|Author:||Bill Hogue and Jeff Konyu|
|Publisher:||Big Five Software|
|Compatibility:||Model I and III, disk and tape|
Many people thought that Galaxy Invasion was based on Space Invaders (including a reviewer for 80 Microcomputing), but this was a common misconception. Galaxy Invasion was based on the arcade game Galaxian, which was released by Namco in 1979.
Galaxy Invasion was the first Big Five Software game to feature sound and music. In addition to the tune that plays during the title screen, there are many different sounds during the transitions between screens and when shots are fired.
The game starts with your ship at the bottom of the screen and a formation of different kinds of aliens at the top. You move your ship from side to side and you can fire up (although only one shot at a time). The aliens periodically attack by swooping down and dropping bombs on you. You receive points for shooting an alien, and double points if you shoot it while it is attacking. What makes the game interesting is the distinctive behavior of the aliens. Each type of alien has a slightly different role and behavior. For instance, one type of alien acts as a bodyguard to the Flagship.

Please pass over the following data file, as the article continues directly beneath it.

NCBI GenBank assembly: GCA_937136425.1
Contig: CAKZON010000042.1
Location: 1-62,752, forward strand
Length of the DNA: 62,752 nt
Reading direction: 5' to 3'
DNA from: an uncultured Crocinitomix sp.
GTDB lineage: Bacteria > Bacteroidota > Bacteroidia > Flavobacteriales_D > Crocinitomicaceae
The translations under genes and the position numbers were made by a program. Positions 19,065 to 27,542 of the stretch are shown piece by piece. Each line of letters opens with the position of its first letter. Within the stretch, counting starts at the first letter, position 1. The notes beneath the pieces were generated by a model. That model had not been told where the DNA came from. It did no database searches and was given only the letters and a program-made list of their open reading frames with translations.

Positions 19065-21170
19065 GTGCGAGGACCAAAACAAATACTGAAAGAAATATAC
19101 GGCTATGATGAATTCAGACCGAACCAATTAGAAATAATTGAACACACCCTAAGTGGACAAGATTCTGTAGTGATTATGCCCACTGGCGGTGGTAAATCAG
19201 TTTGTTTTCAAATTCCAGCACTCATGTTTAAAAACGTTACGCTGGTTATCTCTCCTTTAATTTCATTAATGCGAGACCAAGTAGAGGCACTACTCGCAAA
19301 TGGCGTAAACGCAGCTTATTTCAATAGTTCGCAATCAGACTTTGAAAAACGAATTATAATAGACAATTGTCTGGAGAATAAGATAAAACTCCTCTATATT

Start of game
The Flagship makes an approach
Galaxy Invasion features the return of the Flagship, last seen in Super Nova. If you don’t destroy one of the Flagships on screen within a set time, then a “Flagship Attack Alert” starts. An continuing alert sound signals to you that a Flagship must be destroyed.
If the “Flagship Attack Alert” expires before you can destroy a Flagship, then all of the Flagships on screen will fire lightning bolts at you. Unlike the lightning bolts in Super Nova, these are always fatal.
Flagship Attack Alert!
The Flagships strike!
After you pass 200,000 points, the “Flagship Attack Alert” is on all the time that a Flagship is on screen. As your score increases, more Flagships fill the top row of the screen until they occupy it completely.
Higher scores mean more Flagships
All the Flagships strike!
Galaxy Invasion is one of my favorite TRS‑80 games. It takes full advantage of the limited resolution of the TRS‑80 screen and actually makes that work to its advantage. In my opinion, the combination of smooth gameplay and clever sounds makes it one of the best example of a TRS‑80 game ever written.